A survey for Kenora's police services board found 80 per cent of respondents felt safe in their homes and in their neighbourhood, but 70 per cent said they didn't feel safe walking downtown alone at night.

The detachment commander for the Kenora OPP, Insp. Jeff Duggan, noted respondents felt safer, if they were walking in pairs at night.

"I would strongly encourage people, if they're not comfortable, to do that. Find a friend. Find a group of people, if they want to go for a walk at night," he said, following the release of the survey earlier today.

Over 700 people responded, with 96 per cent of those being permanent full-time residents of Kenora. 

The pandemic hasn't meant a slower pace for Kenora police. Officers responded to 168 calls over the last weekend for a monthly total of about 1,427 calls.

This is actually about 300 calls in a month more than the 1,142 calls the detachment received in January 2020, which was before the pandemic started.

It's also an increase of about 200 calls for service from the December 2020, when officers responded to 1,201 calls.

In all of 2020, the detachment responded to 16,093 calls, which is their lowest total since before meth arrived in 2016, when officers responded to 13,907 calls.

In response to the community's concerns, the detachment commander talked about:

  • Based on the feedback, the Kenora OPP have made the following changes to policing: 
  • Partnered with the Canadian Mental Health Association Kenora Branch to bring two Mobile Crisis and Outreach teams to the Citizens of Kenora and Sioux Narrows-Nestor Falls. The teams respond and deal with calls for service dealing with mental health. 
  • Partnered with the Kenora Chiefs Advisory to bring a Joint Mobile team that deals with youth aged 12 to 24. 
  • Partnered with the Canadian Mental Health Association Kenora Branch for the creation of a Safe Bed Program. This program is a short-term residential program that provides persons who are 16 years of age and older in mental health and addiction crisis with a short term stay of 30 days with 24/7 residential crisis support services. In order to be eligible, clients need to be in contact with law enforcement and experiencing a mental health crisis. 
  • Increased the size of our Community Street Crime Unit to deal with street level drug enforcement and property crime calls for service. 
  • Assigned members daily to conduct foot patrols of the downtown core and other high crime areas. Soon we will be moving our Community Policing Office to another highly visible downtown location.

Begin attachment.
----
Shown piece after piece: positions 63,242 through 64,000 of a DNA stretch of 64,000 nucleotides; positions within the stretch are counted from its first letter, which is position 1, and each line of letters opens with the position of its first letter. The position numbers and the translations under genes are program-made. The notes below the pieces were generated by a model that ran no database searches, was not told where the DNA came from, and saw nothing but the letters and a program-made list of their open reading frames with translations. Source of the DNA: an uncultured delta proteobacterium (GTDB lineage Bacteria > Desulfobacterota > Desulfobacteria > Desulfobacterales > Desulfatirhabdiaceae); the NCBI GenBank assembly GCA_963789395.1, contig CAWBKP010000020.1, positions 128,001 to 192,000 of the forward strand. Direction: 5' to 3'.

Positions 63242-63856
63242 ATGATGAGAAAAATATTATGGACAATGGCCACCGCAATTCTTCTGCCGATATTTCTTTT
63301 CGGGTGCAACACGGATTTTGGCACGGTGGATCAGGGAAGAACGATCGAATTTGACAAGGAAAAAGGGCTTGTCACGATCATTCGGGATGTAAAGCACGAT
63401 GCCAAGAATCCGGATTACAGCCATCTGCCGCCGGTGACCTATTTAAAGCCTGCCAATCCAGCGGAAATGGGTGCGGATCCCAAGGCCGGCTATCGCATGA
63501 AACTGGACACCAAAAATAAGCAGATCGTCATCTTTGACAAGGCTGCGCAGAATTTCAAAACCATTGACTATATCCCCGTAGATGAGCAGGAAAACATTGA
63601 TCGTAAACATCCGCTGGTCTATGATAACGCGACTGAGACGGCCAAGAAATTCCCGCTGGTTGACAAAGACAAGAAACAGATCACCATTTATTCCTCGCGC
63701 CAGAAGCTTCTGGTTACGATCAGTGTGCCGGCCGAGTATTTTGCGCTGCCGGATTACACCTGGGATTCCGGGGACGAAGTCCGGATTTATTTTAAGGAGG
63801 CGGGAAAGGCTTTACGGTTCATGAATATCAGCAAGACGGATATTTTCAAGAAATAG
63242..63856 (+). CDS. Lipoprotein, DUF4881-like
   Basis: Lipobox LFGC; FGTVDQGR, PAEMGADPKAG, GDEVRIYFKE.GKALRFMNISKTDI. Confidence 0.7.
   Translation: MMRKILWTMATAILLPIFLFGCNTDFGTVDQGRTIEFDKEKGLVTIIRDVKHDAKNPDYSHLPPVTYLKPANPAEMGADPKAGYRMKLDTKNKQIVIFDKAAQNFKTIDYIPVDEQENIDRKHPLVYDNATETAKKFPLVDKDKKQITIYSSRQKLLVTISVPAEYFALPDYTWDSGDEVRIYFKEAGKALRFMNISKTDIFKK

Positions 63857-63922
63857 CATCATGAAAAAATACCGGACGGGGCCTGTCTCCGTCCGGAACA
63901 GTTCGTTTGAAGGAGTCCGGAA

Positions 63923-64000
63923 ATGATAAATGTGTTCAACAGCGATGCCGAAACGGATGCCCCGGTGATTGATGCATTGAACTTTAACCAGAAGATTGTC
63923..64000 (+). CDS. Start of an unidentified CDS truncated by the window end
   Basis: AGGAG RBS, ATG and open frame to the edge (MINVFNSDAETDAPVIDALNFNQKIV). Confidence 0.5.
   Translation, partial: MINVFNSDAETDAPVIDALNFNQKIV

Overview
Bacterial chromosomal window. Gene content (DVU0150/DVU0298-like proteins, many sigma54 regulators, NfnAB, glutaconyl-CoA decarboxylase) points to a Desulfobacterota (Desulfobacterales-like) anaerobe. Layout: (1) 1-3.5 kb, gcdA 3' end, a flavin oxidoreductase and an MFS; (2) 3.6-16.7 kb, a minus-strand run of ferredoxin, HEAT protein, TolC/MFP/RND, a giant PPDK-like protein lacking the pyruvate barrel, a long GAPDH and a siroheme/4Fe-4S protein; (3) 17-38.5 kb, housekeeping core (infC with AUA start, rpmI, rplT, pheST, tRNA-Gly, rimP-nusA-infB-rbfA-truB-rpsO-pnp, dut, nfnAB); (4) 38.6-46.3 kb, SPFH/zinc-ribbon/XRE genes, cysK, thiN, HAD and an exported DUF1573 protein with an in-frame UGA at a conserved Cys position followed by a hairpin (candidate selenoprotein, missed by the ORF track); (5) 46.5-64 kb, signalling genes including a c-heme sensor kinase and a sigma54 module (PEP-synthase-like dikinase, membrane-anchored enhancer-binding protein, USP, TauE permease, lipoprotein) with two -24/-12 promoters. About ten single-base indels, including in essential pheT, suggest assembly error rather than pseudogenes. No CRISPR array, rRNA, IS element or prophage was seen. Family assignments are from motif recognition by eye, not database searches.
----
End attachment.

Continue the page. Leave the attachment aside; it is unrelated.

• Report calls for service to the local media weekly to educate the public on the number of calls and the type of situations responding to regularly.

The inspector noted he acknowledged people's perceptions, and there safety concerns about being out after dark. 

"People do feel unsafe. That really is people's own perception, and it's not wrong," he added.

Sara Dias leads the city's branch for the Canadian Mental Health Association, and she lobbied the province to be a member of the police services board, where she's now the chair.

Following the completion of the downtown shelter and remand centre, a treatment centre and supportive housing units are also being proposed for the city. In her comments following the release of the survey results, Dias emphasized the importance of partnerships and working together to help ease long-standing social issues.

"Absolutely, with our organization, it's not an us and them. We work in partnership with police. They come into our building. They're accepted. We ensure they're treated as anybody would be, within our building," she said, following the release of the survey.

We're not able to do any of these initiatives without the consistent partnership and the collaboration of our police services," she said.

In return, there has been a better working relationship, Dias noted.

"The respect and professionalism police are providing to the individuals coming in, is something I haven't seen in many years. It's just amazing to see what that interaction is, and we look forward to continuing those partnerships, as we move forward," she continued.

For more than three years now, Kenora police have been working with the mental health association, as well as the Kenora Chiefs Advisory and Anishinaabe Abinoojii Family Services for the creation of mobile response teams. The teams are meant to diffuse and divert calls for service, as well as provide more effective and timely assistance for those in crisis. 

For more information:

City of Kenora - Survey results

Abinoojii unveils youth crisis response team

Mental health workers join police on Kenora's frontline

Council works to reduce OPP costs

Crisis Response Services Kenora Rainy River District